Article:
I first saw Mercedes’ work in the “Made in LA” exhibition at the Hammer Museum last year. I was moved by the depth of her poetic touch; of how a seemingly simple gesture could activate the heart and mind on so many different levels. To engage one in recognizing a ‘great amnesia’ that we as non-native people accept: that the land upon which we live, work, love and dream just a few generations ago, belonged to people whose culture and world unfolded over thousands of years. Her works are not a hammer or a sword, but a song that awakens the living presence- that Indigenous people are here now- and that the rituals and connection to this land still pulses in the hearts and minds of thousands of living souls, striving to gain recognition and access to the land for their culture to unfurl a new chapter.
In her installations, Mercedes uses string to articulate a space that she said is a reference to a Yovaar, a circular structure open at the top, used by the Tongva to enact ceremonies, connecting people to different spiritual planes. Of these structures Mercedes said, “I make reference to the Yovaar, but I am also thinking of light, a beam of light, starlight. I make them differently each time I create one, to respond to the environment, and the location. The star stones are placed along with abalone and different objects and I use cinnamon to cover them. I want to connect them to the land but also the stars. I am trying to re-imagine how our people connected physically and spiritually with the night sky.”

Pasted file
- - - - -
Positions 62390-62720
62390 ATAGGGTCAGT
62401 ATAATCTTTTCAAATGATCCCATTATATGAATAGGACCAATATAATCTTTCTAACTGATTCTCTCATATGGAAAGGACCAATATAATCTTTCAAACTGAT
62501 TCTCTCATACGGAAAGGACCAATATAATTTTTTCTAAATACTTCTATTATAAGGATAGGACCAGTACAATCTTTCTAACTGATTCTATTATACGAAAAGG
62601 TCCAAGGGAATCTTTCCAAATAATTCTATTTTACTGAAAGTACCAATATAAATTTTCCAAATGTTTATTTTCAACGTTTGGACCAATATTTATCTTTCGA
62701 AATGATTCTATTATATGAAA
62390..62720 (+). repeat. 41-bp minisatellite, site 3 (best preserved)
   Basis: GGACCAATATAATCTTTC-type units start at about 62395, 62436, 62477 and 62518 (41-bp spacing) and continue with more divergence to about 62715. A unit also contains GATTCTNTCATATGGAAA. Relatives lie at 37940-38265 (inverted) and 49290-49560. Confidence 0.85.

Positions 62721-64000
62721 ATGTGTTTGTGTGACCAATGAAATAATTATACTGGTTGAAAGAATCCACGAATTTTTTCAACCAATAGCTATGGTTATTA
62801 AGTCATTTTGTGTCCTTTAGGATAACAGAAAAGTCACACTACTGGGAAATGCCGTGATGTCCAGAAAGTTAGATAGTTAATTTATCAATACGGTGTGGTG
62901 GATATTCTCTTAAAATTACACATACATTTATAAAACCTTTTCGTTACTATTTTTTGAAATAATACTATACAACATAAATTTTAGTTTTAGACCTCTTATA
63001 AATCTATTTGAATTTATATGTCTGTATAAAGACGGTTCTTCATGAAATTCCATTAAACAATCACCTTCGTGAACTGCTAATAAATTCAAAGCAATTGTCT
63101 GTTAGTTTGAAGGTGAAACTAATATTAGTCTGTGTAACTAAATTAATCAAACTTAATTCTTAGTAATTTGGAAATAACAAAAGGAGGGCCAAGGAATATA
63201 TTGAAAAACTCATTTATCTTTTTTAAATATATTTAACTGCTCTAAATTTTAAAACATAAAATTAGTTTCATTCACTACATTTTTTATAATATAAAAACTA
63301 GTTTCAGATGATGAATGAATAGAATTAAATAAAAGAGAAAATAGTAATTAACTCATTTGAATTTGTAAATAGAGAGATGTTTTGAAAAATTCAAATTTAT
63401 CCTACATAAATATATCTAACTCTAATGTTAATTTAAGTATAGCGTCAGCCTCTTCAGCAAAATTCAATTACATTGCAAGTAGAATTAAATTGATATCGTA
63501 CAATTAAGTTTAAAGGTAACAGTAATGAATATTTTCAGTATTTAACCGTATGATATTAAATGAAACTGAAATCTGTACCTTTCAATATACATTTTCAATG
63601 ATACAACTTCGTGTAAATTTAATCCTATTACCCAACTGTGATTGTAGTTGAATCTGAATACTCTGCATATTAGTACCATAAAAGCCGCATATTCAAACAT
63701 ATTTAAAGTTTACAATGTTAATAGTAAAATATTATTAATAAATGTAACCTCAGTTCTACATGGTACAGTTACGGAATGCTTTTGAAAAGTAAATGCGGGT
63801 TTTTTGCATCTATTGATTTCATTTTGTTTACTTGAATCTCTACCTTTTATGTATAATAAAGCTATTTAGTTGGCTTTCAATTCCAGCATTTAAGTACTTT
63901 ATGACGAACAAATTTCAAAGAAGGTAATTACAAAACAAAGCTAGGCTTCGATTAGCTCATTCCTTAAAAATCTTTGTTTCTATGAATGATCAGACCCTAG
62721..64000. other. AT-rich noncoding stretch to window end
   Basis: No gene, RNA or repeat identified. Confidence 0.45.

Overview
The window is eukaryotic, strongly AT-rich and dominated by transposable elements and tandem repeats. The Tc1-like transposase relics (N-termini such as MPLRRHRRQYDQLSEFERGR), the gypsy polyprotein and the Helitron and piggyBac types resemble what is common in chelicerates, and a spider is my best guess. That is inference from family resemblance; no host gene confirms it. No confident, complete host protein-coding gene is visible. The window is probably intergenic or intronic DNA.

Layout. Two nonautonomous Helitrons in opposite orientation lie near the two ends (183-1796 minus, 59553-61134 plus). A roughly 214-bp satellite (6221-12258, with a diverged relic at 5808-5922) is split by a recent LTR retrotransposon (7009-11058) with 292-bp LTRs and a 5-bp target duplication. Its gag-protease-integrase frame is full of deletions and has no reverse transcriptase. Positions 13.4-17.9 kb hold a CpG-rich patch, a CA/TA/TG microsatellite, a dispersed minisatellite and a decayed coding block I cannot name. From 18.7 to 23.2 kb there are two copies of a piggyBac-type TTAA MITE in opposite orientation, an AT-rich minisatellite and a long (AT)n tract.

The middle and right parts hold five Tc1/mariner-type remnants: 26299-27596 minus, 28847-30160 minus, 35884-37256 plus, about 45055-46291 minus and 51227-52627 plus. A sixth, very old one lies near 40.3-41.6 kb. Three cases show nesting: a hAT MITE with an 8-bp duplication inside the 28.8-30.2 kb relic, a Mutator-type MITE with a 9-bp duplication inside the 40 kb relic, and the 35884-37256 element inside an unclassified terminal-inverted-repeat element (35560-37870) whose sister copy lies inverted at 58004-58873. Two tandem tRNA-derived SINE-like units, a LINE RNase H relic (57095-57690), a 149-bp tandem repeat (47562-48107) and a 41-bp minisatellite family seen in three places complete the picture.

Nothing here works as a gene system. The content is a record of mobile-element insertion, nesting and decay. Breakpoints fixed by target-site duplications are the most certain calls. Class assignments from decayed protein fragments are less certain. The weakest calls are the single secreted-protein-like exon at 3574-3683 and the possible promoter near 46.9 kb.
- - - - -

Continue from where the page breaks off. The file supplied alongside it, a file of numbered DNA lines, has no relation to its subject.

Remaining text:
It was the installation at the Hammer that particularly caught my imagination: part painting- part object, its temporal nature giving it the metaphysical aura of a memory; of time and the elements erasing and revealing archetypal forms that contain the thoughts and beliefs of a culture. In this piece, Mercedes laid down several colors in a circle on the floor. It is outlined with cinnamon, which looks much like ground red ochre, then it is filled with the deepest blue of the night sky. Luminous turquoise highlights encircle several star stones placed along a path suggestive of the Milky Way, and the three stones of Orion’s belt. Other star stones are placed though out the field, as well as red ochre stones and a grouping of abalone shells that seem to contain pigments or elements for some ceremonial purpose. The vibrant red strings articulate a cone-like structure, rising from points around the circle, coming together to contain the space. It is a linear articulation of space that is open, yet contains a magical universe. In other installation works, Mercedes lays down one earth pigment with the star stones placed on top, then another pigment is sprinkled on top of that. By lifting and moving the stones, the silhouette of the shape is left- becoming a memory-echo of its form. She then arranges the stones and the strings to create a symbolic image, which functions as both an abstract work, whose meaning is open, and a living expression of her culture. She said of these, “ I see these creations as personal ceremonies, of a way to connect with my culture and to respect and represent the presence of my people.”